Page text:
On Sublime Writing and Dead Turtles

Allow me to share with you a brilliant piece of writing I encountered this week from a most unexpected source. I have no theme to build around this post. I couldn’t even divine one after I asked my subconscious to come up with one in my sleep. Perhaps a lesson on knowing your audience? How to incorporate humor in unlikely places? Let me know if you can come up with one.

My son is heading to a YMCA summer camp in August, and I just received by mail the Parent Handbook. It encourages parents to write their children letters, but feels the need to inform us of what subjects to address. We should ask if they are making friends, enjoying their activities, having fun. Then it gives an example of “What Not To Write”:

Dear William,

We are having a ball at Disney World! You would love all the things to do here! I guess you know that Grandma isn’t doing too well. We may have to put her in a Nursing Home soon. Well, gotta run. The line is moving for Space Mountain!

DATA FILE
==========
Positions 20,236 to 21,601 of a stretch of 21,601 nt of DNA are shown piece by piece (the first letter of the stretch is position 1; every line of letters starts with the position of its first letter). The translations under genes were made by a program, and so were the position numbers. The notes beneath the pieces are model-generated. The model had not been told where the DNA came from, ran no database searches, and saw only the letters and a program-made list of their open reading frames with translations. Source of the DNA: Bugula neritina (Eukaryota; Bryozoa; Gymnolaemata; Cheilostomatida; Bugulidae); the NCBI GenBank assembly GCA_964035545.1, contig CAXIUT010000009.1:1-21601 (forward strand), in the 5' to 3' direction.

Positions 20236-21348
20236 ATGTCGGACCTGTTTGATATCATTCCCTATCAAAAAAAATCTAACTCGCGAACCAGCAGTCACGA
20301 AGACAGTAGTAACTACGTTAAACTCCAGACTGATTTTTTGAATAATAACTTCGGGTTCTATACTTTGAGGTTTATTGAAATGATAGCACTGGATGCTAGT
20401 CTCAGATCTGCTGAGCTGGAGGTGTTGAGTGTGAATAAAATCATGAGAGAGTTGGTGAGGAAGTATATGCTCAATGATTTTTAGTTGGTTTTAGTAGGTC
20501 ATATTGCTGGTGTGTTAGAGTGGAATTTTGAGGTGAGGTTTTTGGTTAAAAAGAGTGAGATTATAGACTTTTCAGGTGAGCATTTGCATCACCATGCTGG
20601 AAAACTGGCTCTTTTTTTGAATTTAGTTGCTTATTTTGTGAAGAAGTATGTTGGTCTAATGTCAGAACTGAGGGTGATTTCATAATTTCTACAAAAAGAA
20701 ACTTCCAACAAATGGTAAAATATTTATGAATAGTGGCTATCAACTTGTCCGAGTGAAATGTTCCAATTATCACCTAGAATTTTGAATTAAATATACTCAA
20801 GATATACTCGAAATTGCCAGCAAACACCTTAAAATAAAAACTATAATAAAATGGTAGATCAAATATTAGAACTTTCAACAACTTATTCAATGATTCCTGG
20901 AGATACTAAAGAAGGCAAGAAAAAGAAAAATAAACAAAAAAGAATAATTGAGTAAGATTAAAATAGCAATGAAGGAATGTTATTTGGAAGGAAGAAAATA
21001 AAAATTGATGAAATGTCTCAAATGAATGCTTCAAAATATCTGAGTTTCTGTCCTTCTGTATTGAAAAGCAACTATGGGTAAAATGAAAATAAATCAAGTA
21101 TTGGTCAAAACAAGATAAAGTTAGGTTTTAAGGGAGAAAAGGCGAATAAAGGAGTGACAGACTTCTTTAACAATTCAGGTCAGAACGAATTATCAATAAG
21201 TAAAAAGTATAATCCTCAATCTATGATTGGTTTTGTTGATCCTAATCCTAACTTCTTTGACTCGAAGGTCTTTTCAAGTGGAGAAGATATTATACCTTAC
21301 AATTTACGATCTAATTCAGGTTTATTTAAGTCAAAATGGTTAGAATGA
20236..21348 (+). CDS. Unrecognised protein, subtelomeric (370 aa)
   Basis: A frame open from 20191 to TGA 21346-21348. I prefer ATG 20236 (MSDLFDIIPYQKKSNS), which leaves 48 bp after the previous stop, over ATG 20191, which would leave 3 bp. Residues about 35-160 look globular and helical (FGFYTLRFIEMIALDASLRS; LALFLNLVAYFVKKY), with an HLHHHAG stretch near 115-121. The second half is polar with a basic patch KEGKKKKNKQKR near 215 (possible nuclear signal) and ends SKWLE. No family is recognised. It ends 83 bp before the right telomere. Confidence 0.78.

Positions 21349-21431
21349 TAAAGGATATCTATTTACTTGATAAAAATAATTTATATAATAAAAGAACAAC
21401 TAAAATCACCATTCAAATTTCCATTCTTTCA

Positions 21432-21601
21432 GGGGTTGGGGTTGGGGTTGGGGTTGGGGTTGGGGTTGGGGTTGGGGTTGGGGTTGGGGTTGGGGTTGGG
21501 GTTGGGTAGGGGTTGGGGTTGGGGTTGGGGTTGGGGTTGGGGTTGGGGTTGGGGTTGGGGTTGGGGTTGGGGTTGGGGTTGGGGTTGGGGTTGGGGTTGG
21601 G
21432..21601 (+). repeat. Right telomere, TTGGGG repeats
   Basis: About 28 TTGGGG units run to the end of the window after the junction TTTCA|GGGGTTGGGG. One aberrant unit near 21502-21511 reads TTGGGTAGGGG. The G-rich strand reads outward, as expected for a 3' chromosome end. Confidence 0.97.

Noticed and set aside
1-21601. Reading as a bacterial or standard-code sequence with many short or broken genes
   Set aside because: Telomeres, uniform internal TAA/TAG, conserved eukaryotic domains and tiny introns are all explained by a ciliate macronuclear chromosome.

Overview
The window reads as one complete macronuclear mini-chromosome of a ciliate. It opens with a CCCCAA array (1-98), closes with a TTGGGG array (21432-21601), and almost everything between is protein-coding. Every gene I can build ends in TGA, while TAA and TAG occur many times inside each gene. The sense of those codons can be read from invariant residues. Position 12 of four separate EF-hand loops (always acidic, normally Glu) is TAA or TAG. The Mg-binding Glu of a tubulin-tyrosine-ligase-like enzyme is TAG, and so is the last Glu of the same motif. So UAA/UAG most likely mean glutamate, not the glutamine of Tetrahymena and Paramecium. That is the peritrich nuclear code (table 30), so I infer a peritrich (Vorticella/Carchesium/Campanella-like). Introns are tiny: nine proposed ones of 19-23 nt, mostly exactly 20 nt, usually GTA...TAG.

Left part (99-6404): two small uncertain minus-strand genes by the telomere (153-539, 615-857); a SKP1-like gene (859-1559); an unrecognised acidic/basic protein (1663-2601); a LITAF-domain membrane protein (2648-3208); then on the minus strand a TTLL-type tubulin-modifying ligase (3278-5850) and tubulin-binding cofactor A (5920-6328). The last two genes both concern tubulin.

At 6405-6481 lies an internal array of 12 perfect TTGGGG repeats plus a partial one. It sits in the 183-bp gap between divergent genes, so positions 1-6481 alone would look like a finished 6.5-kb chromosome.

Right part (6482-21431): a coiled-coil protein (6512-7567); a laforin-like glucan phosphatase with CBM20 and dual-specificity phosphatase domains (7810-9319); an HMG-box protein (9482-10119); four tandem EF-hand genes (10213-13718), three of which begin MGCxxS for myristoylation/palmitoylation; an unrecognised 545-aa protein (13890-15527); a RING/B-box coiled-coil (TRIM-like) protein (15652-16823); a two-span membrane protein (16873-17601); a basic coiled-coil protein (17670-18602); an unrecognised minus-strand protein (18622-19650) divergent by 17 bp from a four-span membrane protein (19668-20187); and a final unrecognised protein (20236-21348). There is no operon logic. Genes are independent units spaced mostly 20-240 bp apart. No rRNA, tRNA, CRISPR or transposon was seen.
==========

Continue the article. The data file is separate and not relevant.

Love,

Mom

P.S. Your turtle died on Monday.

I have to end this post now. It’s hard to type when I’m convulsing with laughter.

About Patrick Ross

I'm the author of Committed: A Memoir of the Artist's Road.

8 Responses to “On Sublime Writing and Dead Turtles”

  1. What a riot! I’d say your son will be in good hands at camp.🙂

  2. You’re kidding me, right? You wrote this letter to poor William yourself and signed it Mom.😉

  3. I am tempted to write a short story in which that letter actually gets written. Lots of ideas in my head. All of the cruel, some of them funny.

    Hmmm… tempting.

  4. I’m a little frightened now. Um, what parent in their right mind would write something like that. Oh, and is it something like when they put warning labels on things like “don’t poke yourself in this eye with this” on a package containing a knife set? Because someone actually did that? I’m not sure I want to know. Both funny and a bit freeky, that letter.

    • You know, I hadn’t thought of that, but there were probably some lawyers who wanted that in there to avoid liability for who knows what. I think the writer then had fun with the assignment, though.

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